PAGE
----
UPDATE: £875,000 Solent fort fails to sell at auction

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A CGI of the last plan for the Pall Europe tower, which has now been axed

Anger as stalemate emerges over future plans for derelict Portsmouth building

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An historic Solent fort which has stood at the edge of Portsmouth for nearly 150 years is still for up grabs after failing to sell at auction.

Horse Sand Fort went under the hammer this afternoon with a reserve price of £875,000 but no buyers were willing to stump up the money needed.

The fort, which was completed in 1880, was one of four built off the coast of the city to protect against seaborne attack.

Auctioneers Lambert Smith Hampton carried out the sale but the bids fell £5,000 short of the reserve price.

The property was being sold on behalf of owner Clarenco LLP.

The fort was originally used as a military defence to protect the city against French invaders, but because it took 15 years to complete it was barely needed to help in the battle.

It was rearmed during the two world wars before being deemed surplus to requirements by the Ministry of Defence in the 1960s.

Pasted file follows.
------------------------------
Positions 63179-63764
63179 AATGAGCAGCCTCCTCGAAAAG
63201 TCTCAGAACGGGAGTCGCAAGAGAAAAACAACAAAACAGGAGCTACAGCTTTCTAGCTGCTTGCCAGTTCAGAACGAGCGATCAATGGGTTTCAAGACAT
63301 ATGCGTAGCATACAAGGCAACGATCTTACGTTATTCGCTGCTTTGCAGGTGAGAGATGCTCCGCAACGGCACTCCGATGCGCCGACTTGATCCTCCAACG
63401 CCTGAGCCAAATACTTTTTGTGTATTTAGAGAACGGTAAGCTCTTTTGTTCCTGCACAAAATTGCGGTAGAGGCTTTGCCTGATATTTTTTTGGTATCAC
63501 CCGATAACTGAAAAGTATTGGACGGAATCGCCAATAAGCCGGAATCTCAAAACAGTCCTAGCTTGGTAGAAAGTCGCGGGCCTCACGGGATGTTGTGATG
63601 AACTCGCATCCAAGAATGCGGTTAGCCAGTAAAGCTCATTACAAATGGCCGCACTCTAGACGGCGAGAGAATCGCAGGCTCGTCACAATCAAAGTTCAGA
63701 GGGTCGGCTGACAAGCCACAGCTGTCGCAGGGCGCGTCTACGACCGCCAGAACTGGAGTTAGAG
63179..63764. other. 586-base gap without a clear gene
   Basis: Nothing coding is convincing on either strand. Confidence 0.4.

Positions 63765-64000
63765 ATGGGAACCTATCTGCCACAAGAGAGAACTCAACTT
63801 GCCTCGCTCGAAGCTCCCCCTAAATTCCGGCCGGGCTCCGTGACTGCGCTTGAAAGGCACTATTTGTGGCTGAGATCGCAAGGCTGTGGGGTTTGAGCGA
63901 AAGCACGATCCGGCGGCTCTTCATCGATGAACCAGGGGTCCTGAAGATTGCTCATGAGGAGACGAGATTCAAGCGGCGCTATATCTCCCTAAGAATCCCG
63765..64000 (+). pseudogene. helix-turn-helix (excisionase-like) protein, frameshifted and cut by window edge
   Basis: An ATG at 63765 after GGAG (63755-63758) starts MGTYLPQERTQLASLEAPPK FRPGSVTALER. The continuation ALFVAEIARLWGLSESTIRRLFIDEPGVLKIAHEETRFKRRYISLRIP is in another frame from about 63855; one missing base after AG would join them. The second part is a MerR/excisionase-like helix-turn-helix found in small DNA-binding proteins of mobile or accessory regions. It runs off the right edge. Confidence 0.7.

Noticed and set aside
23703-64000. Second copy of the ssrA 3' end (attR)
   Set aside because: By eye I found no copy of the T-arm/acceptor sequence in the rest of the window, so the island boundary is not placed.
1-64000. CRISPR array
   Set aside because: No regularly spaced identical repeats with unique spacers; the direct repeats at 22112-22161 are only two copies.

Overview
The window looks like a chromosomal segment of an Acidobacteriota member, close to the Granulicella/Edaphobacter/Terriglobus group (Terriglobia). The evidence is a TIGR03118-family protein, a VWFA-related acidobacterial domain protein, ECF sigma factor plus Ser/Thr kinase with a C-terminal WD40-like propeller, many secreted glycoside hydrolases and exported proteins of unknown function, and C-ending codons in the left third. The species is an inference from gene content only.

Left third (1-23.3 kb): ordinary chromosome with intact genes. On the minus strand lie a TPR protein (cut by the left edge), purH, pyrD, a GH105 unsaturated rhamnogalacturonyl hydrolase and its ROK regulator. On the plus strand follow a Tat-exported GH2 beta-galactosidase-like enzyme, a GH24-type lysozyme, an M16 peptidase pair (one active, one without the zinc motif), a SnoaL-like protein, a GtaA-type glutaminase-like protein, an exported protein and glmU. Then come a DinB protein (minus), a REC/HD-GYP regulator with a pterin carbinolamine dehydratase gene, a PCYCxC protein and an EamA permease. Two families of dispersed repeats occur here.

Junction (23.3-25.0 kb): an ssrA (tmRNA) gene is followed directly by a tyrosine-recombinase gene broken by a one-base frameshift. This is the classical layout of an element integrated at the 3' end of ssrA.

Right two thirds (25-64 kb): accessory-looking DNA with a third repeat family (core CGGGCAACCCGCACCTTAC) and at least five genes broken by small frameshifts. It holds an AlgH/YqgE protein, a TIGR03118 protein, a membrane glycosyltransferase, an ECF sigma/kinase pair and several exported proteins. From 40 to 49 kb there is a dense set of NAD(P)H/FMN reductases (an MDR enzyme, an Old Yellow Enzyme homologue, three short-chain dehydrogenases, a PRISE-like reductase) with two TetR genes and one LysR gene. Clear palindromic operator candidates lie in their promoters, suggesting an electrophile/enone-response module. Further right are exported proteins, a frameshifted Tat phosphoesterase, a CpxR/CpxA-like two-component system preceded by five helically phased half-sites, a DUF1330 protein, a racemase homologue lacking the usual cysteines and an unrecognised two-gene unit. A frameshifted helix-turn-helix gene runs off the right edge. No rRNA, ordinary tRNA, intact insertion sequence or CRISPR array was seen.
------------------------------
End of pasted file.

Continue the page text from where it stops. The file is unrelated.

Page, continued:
It cost £425,000 when it was first built.

A spokesperson for Lambert Smith Hampton said: ‘Bidding fell £5,000 short of the reserve price so the property didn’t sell today.

‘We had considerable interest from bidders from the local area and also from overseas, and we hope to agree a deal in the next few days.’

Advertising on Right Move, its marketers said the fort ‘enjoys unrestricted sea views across the Solent to Portsmouth, the Isle of Wight and out to sea.’

It added: ‘The fort would offer residents the ultimate in seclusion, fantastic views and a rare chance to reside offshore in a unique location.’

Despite the 73m diameter site being listed as a Scheduled Ancient Monument, planning permission for conversion to 14 luxury apartments was secured in 2004.

The fort has been open to the public since last year, after it had been left abandoned for decades.

Amazing Venues - run by Clarenco LLP - has also turned two of the other forts, No Man’s Fort and Spitbank, into luxury hotels.

St Helens, the other fort, is not open to the public.

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